When does Drilling with an Impact Driver Make Sense?

As you can see drilling with an impact driver has its drawbacks, but there are some scenarios where it can actually be advantageous.

Tight Spaces

Take a look at your average impact driver lined up next to a drill/driver and the significant size difference quickly becomes apparent. Pick each of them up and you’ll notice the weight difference immediately.

This means an impact driver can actually be the better option when you need to access a compact space and do some drilling. Think underneath a bathroom sink, a cramped crawlspace or attic, or inside a kitchen cabinet.

Swapping Bits

Impact driver’s quick-change sockets allow you to swap between different bits in a matter of seconds. This can save you a significant amount of time if you’re working on a project where you need to switch between different sized drill and/or driver bits frequently.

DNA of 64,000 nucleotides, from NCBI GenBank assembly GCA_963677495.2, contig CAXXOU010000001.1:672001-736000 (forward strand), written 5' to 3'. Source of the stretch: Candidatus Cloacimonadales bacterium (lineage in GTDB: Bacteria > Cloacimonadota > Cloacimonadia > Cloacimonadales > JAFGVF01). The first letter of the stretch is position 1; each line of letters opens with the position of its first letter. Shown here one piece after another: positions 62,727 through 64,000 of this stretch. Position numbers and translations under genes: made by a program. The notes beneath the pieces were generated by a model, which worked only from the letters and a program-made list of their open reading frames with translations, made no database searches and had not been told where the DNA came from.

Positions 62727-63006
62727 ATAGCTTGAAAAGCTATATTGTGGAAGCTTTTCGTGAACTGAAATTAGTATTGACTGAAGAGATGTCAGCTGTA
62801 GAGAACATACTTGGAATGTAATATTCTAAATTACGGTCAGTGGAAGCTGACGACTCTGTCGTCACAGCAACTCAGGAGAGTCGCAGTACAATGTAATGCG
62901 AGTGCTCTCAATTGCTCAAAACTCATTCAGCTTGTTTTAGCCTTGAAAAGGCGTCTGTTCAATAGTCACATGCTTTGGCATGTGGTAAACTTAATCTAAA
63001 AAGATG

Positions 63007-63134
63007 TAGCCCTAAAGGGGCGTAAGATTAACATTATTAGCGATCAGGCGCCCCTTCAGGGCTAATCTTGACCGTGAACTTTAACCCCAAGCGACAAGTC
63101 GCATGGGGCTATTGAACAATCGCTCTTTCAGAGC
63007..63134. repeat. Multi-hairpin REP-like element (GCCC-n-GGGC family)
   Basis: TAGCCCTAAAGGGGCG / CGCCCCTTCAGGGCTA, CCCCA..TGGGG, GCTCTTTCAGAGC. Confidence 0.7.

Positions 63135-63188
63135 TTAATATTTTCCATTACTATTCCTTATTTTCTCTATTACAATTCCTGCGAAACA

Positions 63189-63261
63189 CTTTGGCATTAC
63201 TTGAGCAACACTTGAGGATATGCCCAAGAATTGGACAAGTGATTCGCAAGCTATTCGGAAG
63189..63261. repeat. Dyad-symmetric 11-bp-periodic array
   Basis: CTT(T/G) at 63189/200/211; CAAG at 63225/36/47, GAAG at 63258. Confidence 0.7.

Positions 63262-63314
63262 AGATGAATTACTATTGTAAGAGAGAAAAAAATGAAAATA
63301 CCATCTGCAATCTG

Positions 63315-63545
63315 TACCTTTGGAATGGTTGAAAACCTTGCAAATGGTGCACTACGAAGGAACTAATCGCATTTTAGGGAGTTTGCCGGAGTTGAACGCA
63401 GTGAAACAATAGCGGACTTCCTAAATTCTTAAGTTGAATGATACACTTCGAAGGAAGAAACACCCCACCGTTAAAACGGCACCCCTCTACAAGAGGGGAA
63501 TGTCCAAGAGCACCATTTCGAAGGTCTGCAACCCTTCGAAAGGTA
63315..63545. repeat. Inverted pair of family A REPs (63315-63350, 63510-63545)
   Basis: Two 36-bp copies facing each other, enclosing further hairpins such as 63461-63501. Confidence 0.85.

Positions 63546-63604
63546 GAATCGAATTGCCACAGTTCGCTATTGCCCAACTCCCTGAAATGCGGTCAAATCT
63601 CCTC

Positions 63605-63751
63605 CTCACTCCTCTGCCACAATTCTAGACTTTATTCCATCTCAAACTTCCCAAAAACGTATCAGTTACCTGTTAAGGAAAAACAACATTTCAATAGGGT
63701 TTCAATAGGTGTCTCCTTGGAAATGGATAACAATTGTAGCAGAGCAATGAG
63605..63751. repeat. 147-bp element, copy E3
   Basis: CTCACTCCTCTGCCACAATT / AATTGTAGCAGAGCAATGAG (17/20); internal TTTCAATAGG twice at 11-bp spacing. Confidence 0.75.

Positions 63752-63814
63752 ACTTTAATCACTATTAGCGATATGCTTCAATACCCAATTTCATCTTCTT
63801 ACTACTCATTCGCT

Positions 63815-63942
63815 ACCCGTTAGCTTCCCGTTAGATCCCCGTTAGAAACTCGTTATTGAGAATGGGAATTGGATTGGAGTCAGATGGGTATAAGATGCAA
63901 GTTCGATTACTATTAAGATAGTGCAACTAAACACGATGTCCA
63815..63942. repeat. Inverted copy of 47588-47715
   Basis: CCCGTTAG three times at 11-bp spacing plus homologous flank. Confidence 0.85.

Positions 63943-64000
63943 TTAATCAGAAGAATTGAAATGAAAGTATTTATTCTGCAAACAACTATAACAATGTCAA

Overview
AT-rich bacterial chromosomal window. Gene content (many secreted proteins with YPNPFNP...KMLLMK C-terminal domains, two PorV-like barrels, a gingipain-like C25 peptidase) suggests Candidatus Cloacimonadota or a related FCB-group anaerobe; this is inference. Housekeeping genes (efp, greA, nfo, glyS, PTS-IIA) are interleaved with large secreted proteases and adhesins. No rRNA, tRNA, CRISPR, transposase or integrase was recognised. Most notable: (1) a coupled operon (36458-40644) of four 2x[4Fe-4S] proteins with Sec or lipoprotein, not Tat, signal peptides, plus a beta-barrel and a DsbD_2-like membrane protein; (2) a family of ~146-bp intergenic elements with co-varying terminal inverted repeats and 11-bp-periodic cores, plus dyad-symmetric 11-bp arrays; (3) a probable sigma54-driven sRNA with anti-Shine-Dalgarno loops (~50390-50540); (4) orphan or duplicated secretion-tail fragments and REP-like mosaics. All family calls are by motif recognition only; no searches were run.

impact driver fastening screws
The quick-change socket lets you swap between different drill and driver bits almost instantly. [Source]

This can also come in handy if you’re working somewhere where you don’t have room for multiple power tools. Think of working on top of a ladder where you’re limited on what you can carry.

Boring Large Holes

This one might be a little unorthodox but if you need to drill large diameter holes then an impact driver can actually work rather well. The high level of torque, combined with nearly zero kickback means you’ll be able to bore large diameter holes with a spade bit or a hole saw with minimal tear-out.

If you’ve ever used a standard drill/driver to bore large diameter holes, then you know how difficult kickback can be to deal with. This can be an absolute killer on your wrists and even lead to injuries if your nor being careful.

Impact drivers don’t have this issue, so they’re a good option for drilling large diameter holes while being easy on your wrists.